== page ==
The Quiet, Bloody War that Threatens the Hamas-Fatah Union

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Mohamad Torokman / Reuters

Palestinians hold banners depicting Palestinian President and Fatah leader Mahmoud Abbas alongside Hamas flags during celebrations of the reconciliation agreement between rival Palestinian factions Fatah and Hamas at a rally in the West Bank city of Ramallah May 6, 2011.

His captors put out cigarettes on Haitham Amro's body. His thighs were a carpet of bruises, green, yellow and blue, and his back striped by lashes. The angle of the wounds on his wrists indicated he had been suspended above the ground by handcuffs for some time before his corpse was brought, on his fourth day in custody, to the hospital where they recognized it immediately, Amro having worked there for years as a nurse.

But to the men who tortured him to death on June 15, 2009, the only identity that mattered was "Supporter of Hamas," the Islamist group that controls the Gaza Strip. But Amro didn't live in Gaza. He lived in the West Bank where another faction, Hamas' rival, Fatah, holds sway in the guise of the Palestian Authority (which cooperates with Israel over security). A West Bank court eventually put five P.A. security officers on trial for Amro's torture and death but only after huge pressure on the Palestinian Authority.

The two factions this month signed an agreement heralding unity and reconciliation. Since that ceremony in Cairo, Hamas flags have flown in the West Bank, and Fatah standards in Gaza. But on the very day of the signing, Hamas executed a member of Fatah that a court in Gaza convicted of collaborating with Israel. The day before, smartly uniformed forces controlled by Fatah arrested more Hamas prisoners on the West Bank. Still Amro's murder may be the most concise and well-known case study of the emotions stirred by the rift between the two Palestinian groups and that continue to tug stubbornly against full reconciliation.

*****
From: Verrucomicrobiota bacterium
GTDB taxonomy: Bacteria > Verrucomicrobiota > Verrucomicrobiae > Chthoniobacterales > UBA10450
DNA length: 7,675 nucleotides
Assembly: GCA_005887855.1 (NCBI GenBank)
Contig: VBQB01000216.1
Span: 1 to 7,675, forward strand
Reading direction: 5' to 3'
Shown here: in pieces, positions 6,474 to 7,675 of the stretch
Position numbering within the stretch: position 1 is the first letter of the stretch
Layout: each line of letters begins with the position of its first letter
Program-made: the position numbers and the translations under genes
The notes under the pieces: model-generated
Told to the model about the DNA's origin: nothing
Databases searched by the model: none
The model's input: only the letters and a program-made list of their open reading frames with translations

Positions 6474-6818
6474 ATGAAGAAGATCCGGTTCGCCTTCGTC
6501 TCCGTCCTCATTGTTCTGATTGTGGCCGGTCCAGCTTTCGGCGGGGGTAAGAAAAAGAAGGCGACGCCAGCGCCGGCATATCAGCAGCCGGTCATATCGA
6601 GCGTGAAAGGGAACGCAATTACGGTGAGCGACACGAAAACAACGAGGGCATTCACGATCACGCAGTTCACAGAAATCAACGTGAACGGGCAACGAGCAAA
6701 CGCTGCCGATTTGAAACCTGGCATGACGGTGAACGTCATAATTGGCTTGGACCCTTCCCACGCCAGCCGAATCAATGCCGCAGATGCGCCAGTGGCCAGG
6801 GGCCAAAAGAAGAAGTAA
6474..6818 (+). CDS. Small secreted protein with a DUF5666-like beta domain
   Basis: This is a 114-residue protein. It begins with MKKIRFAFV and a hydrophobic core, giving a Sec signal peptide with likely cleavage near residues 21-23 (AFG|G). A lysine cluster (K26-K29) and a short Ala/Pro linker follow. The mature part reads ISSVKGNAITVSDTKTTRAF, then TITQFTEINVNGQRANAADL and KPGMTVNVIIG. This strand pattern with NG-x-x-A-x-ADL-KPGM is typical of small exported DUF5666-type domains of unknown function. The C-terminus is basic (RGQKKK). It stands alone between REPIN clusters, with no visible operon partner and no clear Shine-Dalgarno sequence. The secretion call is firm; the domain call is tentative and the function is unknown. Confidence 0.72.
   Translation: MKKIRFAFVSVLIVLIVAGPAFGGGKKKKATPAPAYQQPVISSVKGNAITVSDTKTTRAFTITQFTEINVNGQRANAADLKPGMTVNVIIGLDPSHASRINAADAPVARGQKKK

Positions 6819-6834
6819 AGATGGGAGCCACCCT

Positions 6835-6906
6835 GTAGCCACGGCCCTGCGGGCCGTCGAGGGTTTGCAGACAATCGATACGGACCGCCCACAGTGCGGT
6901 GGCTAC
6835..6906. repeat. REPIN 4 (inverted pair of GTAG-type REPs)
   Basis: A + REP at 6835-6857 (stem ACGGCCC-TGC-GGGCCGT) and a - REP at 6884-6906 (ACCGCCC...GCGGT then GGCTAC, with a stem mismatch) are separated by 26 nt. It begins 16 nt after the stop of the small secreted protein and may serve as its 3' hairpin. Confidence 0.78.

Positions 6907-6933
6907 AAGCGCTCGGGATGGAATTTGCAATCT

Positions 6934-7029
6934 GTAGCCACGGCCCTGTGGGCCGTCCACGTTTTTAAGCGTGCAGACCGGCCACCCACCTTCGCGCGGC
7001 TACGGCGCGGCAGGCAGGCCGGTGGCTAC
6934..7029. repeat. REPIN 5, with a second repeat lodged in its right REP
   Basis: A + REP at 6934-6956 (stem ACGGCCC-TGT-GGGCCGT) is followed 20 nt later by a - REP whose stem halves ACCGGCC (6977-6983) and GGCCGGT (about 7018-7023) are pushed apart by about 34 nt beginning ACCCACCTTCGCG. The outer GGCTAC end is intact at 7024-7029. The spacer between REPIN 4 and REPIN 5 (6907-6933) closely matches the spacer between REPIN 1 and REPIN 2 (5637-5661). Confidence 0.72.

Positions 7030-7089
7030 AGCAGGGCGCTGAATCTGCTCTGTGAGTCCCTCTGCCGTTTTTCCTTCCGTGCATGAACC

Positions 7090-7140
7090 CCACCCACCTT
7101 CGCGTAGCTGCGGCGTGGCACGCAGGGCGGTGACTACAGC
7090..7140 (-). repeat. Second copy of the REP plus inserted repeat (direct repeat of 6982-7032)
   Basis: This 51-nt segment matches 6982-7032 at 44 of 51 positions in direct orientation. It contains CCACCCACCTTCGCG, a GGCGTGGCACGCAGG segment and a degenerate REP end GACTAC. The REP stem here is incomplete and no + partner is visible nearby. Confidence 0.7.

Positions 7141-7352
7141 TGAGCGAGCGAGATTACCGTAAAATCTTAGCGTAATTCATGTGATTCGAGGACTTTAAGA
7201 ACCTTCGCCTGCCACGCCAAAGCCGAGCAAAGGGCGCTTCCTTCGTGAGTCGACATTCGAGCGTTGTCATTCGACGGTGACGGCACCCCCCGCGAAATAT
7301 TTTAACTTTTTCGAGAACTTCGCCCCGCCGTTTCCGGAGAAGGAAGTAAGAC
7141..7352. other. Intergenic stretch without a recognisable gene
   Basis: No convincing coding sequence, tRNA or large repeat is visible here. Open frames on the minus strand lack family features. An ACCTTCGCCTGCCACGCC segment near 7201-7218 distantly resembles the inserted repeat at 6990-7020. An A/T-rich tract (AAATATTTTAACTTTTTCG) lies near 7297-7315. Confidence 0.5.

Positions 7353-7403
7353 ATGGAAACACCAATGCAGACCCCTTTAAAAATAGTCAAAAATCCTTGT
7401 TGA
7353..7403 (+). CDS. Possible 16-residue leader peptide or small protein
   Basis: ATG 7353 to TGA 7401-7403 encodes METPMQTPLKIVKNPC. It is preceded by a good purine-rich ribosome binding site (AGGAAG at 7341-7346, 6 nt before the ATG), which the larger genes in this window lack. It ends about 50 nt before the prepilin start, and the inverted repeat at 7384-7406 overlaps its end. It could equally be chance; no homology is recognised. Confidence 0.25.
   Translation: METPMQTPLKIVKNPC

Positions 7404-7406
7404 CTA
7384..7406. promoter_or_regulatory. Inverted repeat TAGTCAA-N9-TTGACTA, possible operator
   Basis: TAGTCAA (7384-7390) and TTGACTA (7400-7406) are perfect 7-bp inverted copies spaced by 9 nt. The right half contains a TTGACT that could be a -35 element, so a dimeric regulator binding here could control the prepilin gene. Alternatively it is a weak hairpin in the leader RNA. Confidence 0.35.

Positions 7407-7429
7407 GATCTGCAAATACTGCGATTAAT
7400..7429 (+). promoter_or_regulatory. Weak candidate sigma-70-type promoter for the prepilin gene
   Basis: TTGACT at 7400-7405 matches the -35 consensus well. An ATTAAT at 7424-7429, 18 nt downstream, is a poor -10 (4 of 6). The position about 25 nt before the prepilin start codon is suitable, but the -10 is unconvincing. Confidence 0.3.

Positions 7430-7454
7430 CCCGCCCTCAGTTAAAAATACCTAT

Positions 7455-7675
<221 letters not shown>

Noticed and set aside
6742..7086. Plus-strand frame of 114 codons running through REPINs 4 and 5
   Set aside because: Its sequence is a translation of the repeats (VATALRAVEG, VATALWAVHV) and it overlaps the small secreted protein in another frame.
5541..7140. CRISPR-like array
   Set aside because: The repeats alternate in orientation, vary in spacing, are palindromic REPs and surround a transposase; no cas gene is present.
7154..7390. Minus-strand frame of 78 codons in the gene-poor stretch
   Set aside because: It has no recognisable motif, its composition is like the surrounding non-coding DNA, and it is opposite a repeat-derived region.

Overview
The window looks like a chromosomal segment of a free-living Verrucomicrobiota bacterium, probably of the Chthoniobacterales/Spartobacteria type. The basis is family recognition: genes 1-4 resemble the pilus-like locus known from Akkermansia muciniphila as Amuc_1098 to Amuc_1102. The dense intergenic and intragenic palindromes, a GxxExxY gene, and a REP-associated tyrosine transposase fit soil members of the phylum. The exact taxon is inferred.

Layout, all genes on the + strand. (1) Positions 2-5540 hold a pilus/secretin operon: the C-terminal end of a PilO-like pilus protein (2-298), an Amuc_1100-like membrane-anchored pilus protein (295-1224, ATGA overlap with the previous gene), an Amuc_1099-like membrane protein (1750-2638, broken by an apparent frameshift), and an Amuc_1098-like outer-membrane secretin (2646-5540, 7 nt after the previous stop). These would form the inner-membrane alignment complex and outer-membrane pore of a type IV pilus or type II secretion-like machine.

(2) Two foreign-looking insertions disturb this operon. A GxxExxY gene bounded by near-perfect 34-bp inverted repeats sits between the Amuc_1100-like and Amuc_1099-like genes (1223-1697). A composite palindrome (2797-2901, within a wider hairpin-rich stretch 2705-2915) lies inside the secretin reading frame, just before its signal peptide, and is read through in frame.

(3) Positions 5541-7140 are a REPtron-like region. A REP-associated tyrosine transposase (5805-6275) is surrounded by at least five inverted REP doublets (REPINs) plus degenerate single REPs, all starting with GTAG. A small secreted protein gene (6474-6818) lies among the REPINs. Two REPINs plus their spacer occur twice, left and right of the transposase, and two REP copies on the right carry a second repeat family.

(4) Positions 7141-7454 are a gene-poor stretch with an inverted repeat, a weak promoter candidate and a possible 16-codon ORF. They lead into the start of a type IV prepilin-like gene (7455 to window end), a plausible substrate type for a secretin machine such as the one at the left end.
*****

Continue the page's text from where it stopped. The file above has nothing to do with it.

"What happened is a cause of the black division between Fatah and Hamas," says Nidal Amro, one of eight surviving brothers he left behind (Amro is also survived by a wife and three children). "The men who did it were not given direct orders to torture my brother. They did it from hate."

Palestinian families have long been divided between Hamas and Fatah. "In his soul, in his beliefs, my brother considered their way the right way," says Raad Amro, another brother, referring to Haitham's support for Hamas (which is officially the Islamic Resistance Movement.) But he never spoke of politics at home out of respect for his father, who always favored Fatah.

The rivalry between the groups turned vicious after Hamas won a surprise victory over Fatah in 2006 legislative elections that had been urged by President George W. Bush. The outcome alarmed Washington, which began urging Fatah to challenge Hamas militarily. But when fighting broke out the following year, Hamas fighters needed just days to drive Fatah out of Gaza. Some Fatah fighters were pushed alive from the tops of high buildings. Others were dragged half-naked through the streets. The memory of the brutality features in the abuses suffered by Amro during his detention. (There were also four other deaths by torture that year on the West Bank.) "They dealt with Haitham as if he had come from Gaza to kill," says his brother Nidal.